ALMOST HALF a million pounds of funding has been announced to improve research into poultry red mites.

The pests, often referred to as 'chicken mites', are parasites which need to feed on the blood of a bird to survive, develop and reproduce. They can hinder production, harbour disease and even kill birds if they get out of hand.

A grant of £483,000 has been awarded to the Moredun Research Institute near Edinburgh to develop a novel way of studying poultry red mites which removes the need to use infested hens for research.

Infestation of hen houses with poultry red mites is a major animal welfare and economic problem for the egg-producing industry internationally, and multiple groups worldwide are working to develop new control methods.

This new funding injection from the National Centre Replacement, Refinement and Reduction of Animals in Research (NC3Rs) hopes to establish a laboratory colony of red mites and develop a novel feeding method which greatly reduces the number of hens required.

Through a series of preliminary experiments, researchers have established that poultry red mites will feed on goose blood through a disposable synthetic skin-like membrane. Live geese are particularly suited to be blood donors for this task as they can supply approximately 30 times more blood than hens in a single donation. The donor geese are looked after and cared for under very high welfare standards in a dedicated blood-donor flock.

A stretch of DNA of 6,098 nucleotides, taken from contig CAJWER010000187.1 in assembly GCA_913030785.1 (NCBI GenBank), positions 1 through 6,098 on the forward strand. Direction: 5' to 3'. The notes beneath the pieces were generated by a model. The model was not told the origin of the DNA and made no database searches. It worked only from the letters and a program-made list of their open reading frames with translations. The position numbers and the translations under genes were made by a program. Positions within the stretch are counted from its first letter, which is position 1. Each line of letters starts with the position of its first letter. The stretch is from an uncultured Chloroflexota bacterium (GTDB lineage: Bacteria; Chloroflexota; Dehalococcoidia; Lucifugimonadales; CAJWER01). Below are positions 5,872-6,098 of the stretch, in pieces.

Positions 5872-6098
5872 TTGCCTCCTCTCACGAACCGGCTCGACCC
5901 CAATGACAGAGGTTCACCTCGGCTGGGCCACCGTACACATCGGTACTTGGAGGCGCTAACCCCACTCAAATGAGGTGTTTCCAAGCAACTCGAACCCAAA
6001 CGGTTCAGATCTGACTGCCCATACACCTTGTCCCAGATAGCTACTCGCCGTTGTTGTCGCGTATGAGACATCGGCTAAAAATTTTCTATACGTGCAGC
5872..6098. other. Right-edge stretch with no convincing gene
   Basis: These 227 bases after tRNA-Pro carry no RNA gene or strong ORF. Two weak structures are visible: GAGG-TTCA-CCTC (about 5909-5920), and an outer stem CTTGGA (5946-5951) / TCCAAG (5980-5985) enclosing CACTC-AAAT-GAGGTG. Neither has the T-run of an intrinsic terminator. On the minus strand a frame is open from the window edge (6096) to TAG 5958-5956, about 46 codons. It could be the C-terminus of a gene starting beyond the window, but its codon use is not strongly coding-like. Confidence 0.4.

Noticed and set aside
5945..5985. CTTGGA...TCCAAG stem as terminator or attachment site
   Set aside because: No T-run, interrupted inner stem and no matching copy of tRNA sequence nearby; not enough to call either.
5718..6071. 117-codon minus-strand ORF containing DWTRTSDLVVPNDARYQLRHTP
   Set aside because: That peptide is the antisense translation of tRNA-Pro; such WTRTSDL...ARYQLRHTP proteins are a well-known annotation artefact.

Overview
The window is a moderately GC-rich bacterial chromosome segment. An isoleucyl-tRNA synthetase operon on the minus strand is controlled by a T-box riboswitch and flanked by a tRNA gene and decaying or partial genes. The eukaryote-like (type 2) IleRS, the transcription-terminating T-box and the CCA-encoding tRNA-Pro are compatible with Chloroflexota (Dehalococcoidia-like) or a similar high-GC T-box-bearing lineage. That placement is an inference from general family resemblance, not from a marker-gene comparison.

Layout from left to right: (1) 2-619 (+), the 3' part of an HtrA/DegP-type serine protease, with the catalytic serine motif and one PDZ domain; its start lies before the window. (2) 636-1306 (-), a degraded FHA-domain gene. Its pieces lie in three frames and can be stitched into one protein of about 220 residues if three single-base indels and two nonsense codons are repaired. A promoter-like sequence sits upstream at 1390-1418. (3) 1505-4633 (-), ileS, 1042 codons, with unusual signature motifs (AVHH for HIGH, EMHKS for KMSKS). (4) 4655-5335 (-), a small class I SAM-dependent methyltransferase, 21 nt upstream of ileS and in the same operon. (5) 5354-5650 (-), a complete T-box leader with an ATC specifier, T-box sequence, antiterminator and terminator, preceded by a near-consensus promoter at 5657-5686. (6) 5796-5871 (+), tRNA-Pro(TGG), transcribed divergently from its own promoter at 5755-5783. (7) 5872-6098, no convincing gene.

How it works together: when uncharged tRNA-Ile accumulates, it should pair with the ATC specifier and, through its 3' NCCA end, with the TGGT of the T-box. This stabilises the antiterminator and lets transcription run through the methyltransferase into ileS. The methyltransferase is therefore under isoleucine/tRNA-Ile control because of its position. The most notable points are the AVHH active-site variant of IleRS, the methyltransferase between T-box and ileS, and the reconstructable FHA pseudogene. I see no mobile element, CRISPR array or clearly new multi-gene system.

By using this system, it has been deduced that the number of hens used for the maintenance of poultry red mites could be reduced by 90% per year. In addition, welfare standards will be increased by removing the need for hens to be continuously infested with the parasites for prolonged periods.

Dr Francesca Nunn, commented:“This is an exciting project that not only has the potential to seriously reduce the numbers of experimental hens use in poultry red mite colony maintenance, but also increase our understanding of the feeding behaviour and population dynamics that will be greatly useful in future control strategies against this important parasite.”

Head of Vaccine and Diagnostic development and Principal Investigator of the study, Dr Alasdair Nisbet, concluded: “I’m delighted to be able to continue our work on reducing the numbers of hens used for poultry red mite research and refining our approaches in this area in partnership with the NC3Rs. We look forward to another three years of a high level of impact in these areas.”